John Warren was a sergeant for the North Carolina State Highway Patrol. In 2007, Warren stowed an open bottle of vodka in the trunk of his Patrol-issued vehicle and drove to a party. He could have used his personal vehicle, but he elected not to because he was concerned that he would wake his aunt (with whom he was residing at the time) in an effort to get the keys to his personal vehicle. After Warren arrived at the party, deputies of the Nash County Sheriff’s Office were called because of an altercation between two women. The deputies arrested Warren, who had consumed a significant amount of alcohol at some point that evening, because they believed he was already impaired before driving to the party.
After an investigation, the Patrol fired Warren. Though Warren was not covered by a collective bargaining agreement, a North Carolina statute requires that career state employees like Warren cannot be disciplined without “just cause.” A series of administrative appeals led Warren’s case to the North Carolina Court of Appeals, which squarely faced the question of what the principle “just cause” means under the statute. In particular, the Court was required to analyze how the principles of “just cause” apply to off-duty conduct.
In sending the case back to a trial court for further hearings that would apply the standard it was announcing, the Appeals Court ruled that “where an employee has engaged in off-duty criminal conduct, the agency need not show actual harm to its interests to demonstrate just cause for an employee’s dismissal. However, it is well established that administrative agencies may not engage in arbitrary and capricious conduct. Accordingly, we hold that in cases in which an employee has been dismissed based upon an act of off-duty criminal conduct, the agency must demonstrate that the dismissal is supported by the existence of a rational nexus between the type of criminal conduct committed and the potential adverse impact on the employee’s future ability to perform for the agency.
“Our research has not discovered any binding precedent applying the rational-nexus test to non-criminal conduct. The rationale for applying this test is that some off-duty criminal violations may have little bearing on the employee’s job. We decline to extend this test to non-criminal conduct.”
Quoting from a number of sources, the Court then turned to the heart of the issue – the definition of “just cause.” As the Court saw it, “‘just cause,’ like justice itself, is not susceptible of precise definition. It is a flexible concept, embodying notions of equity and fairness, that can only be determined upon an examination of the facts and circumstances of each individual case. Thus, not every violation of law gives rise to ‘just cause’ for employee discipline.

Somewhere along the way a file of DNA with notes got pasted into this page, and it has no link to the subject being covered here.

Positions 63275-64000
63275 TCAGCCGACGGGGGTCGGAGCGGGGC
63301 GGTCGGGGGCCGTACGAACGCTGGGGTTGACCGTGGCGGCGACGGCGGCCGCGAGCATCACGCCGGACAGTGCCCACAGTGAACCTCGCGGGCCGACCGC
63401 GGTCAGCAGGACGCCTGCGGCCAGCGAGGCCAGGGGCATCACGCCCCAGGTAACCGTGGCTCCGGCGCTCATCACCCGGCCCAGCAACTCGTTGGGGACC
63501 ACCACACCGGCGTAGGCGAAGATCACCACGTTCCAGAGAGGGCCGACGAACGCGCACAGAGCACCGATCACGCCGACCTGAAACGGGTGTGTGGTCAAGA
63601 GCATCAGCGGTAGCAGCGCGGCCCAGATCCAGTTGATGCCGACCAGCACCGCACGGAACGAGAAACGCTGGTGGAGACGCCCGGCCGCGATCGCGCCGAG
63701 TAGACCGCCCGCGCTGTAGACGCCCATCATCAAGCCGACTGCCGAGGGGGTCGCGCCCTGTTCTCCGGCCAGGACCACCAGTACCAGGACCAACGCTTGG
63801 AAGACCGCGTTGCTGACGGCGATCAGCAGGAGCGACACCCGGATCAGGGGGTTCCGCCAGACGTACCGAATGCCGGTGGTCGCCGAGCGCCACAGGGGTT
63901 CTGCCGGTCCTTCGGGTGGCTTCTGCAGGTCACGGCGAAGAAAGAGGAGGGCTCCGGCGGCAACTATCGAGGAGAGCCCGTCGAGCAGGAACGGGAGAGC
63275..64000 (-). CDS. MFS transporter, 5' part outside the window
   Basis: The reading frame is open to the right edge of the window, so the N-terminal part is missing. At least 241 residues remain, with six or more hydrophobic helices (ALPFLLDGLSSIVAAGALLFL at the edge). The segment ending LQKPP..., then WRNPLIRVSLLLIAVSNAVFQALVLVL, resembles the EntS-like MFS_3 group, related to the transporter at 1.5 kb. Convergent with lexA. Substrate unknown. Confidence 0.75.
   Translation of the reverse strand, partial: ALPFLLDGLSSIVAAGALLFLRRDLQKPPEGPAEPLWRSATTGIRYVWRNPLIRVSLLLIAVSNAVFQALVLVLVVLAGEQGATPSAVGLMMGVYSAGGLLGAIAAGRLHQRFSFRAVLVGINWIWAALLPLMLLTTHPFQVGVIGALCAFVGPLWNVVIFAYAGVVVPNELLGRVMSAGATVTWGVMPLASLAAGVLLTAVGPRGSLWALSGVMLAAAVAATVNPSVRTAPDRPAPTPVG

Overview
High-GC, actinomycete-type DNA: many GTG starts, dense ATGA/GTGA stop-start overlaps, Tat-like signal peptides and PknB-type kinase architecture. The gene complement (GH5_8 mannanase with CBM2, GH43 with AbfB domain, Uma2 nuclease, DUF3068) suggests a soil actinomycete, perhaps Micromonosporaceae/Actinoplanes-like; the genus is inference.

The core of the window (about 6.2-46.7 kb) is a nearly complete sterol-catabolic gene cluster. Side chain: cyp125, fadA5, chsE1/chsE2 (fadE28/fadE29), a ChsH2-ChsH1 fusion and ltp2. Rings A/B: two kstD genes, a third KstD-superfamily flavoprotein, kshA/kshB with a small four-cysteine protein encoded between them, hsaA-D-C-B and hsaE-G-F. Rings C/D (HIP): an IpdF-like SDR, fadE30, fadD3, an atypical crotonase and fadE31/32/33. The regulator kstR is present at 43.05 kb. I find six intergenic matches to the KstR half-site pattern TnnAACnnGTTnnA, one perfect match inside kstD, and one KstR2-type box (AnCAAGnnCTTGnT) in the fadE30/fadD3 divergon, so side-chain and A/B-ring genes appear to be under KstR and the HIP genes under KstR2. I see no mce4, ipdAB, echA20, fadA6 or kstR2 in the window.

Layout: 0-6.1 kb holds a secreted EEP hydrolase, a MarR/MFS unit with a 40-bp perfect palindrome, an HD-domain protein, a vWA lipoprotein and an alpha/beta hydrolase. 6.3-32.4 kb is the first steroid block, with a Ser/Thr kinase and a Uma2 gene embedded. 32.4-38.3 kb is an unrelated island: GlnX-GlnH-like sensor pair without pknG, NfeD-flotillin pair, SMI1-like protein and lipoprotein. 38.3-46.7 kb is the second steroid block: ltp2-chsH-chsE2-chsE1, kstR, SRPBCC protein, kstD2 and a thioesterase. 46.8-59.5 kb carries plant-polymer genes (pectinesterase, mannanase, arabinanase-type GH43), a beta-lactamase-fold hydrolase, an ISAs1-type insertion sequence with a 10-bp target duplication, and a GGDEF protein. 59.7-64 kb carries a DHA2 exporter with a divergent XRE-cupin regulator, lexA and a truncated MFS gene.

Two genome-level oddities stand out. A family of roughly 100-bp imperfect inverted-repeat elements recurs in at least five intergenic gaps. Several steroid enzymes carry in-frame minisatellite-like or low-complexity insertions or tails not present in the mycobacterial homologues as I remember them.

“The nature and severity of the employee’s offense, among other things, will determine what form of discipline is appropriate. A small departure from ‘satisfactory’ work may result in a verbal or written warning. A more serious or repeated offense may produce a suspension without pay. In an extreme case, the employer may be justified in discharging an employee.
“We conclude that the best way to accommodate the flexibility and fairness requirements for just cause is to balance the equities after the unacceptable personal conduct analysis. The proper analytical approach is to first determine whether the employee engaged in the conduct the employer alleges. The second inquiry is whether the employee’s conduct falls within one of the categories of unacceptable personal conduct provided by the Administrative Code. Unacceptable personal conduct does not necessarily establish just cause for all types of discipline. If the employee’s act qualifies as a type of unacceptable conduct, the tribunal proceeds to the third inquiry: whether that misconduct amounted to just cause for the disciplinary action taken. Just cause must be determined based ‘upon an examination of the facts and circumstances of each individual case.”
Warren v. North Carolina Dept. of Crime Control & Public Safety, North Carolina Highway Patrol, 726 S.E.2d 920 (N.C. App. 2012).
Note: “Just cause” is the disciplinary standard that exists in almost every public safety collective bargaining agreement. Though North Carolina is a non-union state, the analysis of the Court of Appeals is in many ways strikingly similar to how an arbitrator might view just cause. Phrased a bit differently, “just cause” requires that employee violate a rule, that there be a nexus or relationship between the employee’s conduct and harm to the employer, and that the punishment chosen by the employer be proportionate to the offense.